Educators have sociopolitical identities that impact the way they teach and the materials they use in class. These identities are tied to our race, nationality, religious background, immigrant status, ethnicity, and other aspects of our lives that shape whom we are and inform the perspectives we choose to share with our students.
In the context of teaching Arabic as a second language, textbooks used in Western academic institutions are largely de-politicized, and authors have traditionally shied away from presenting topics that some audiences and publishing houses consider “sensitive.” On top of this, our language programs are often designed as achievement-based programs where teachers are viewed as “technicians” who don’t need to respond to students’ needs or create a curriculum that promotes critical thinking or bring pedagogical novelty. In these programs, Arabic language instruction is typically “scripted” by poorly designed textbooks, and this ultimately determines the kind of conversations that emerge or get suppressed in the classroom.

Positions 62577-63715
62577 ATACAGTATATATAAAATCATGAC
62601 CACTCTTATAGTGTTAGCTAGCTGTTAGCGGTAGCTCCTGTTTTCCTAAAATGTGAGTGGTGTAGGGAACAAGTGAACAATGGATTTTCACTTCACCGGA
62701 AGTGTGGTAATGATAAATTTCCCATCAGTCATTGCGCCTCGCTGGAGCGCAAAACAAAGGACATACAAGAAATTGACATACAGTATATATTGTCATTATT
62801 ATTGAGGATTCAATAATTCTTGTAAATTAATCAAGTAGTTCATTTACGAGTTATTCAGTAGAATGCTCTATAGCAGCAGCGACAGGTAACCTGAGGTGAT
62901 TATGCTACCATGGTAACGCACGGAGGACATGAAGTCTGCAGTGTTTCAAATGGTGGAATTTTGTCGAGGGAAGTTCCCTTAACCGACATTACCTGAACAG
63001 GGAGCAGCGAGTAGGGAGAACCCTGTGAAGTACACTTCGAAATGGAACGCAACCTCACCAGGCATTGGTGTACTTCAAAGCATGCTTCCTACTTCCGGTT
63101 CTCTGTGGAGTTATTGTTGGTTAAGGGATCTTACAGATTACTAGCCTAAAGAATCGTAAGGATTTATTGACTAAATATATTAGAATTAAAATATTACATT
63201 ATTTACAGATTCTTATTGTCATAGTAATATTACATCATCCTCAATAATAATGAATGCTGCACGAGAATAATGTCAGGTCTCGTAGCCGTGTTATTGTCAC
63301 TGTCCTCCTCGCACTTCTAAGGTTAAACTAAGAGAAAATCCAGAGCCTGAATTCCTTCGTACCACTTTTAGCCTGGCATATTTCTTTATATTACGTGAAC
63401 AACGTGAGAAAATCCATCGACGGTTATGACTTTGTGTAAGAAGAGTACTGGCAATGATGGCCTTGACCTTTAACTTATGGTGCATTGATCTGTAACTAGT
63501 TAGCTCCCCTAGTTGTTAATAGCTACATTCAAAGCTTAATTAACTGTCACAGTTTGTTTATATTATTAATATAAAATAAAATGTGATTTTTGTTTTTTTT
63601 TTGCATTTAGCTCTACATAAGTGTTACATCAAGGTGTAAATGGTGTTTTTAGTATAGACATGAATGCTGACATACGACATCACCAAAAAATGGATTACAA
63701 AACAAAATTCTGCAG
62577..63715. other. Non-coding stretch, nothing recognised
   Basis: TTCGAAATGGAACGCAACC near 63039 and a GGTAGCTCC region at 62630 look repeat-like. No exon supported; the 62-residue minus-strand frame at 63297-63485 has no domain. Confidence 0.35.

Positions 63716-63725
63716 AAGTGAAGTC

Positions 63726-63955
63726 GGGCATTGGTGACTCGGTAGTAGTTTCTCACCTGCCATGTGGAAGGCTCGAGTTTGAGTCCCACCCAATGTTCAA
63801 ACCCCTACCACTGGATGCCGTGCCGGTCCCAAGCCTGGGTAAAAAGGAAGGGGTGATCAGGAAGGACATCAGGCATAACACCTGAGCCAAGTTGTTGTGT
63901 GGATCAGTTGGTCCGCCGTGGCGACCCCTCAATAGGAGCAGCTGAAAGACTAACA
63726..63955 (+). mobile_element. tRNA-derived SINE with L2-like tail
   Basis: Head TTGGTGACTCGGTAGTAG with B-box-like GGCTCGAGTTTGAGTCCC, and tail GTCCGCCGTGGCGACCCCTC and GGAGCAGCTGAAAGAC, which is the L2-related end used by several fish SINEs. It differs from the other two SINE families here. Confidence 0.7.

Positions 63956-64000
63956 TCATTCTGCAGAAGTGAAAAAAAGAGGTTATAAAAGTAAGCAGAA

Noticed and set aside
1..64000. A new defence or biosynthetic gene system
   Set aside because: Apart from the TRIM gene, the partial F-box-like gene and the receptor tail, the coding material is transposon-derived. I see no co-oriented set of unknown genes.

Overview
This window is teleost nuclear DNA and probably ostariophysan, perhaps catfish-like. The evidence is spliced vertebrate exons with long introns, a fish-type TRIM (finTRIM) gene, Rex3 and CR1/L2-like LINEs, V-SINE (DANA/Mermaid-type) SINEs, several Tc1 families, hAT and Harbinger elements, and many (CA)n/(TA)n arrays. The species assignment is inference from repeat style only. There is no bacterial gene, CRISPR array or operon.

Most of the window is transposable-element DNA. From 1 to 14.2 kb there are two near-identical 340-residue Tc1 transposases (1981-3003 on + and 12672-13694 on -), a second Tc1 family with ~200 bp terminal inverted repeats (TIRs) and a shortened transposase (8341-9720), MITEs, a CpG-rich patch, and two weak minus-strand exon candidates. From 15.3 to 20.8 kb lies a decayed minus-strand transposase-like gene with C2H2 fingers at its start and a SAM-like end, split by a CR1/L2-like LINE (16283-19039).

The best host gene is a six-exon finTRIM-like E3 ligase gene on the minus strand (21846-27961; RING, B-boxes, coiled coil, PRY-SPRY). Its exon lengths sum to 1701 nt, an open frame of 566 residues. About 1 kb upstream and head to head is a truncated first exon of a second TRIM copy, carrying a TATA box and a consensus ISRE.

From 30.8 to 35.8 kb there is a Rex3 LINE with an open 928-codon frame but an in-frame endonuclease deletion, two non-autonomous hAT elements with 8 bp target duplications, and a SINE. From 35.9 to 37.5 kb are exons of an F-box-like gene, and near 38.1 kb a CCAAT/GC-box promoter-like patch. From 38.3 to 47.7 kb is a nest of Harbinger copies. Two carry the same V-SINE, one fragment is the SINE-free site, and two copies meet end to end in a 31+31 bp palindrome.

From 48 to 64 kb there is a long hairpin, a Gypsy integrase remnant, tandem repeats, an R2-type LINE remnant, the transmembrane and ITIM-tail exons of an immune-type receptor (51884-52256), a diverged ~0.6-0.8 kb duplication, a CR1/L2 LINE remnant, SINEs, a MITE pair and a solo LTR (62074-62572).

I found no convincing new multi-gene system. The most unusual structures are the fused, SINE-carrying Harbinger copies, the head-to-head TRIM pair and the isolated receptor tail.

For teachers who want to generate meaningful conversations in the classroom, the challenge is double: On the one hand, they need to find the time to incorporate intellectually engaging content from outside the “script,” and, on the other hand, they need to deal with the discomfort of addressing sociopolitical topics that have become controversial (if not taboo) in their academic institutions.
The current events in Palestine are a good example and a timely reminder that we need to reflect more often on our role as educators and on the core values that inform our pedagogy; because in moments of crisis, these can guide our teaching practices.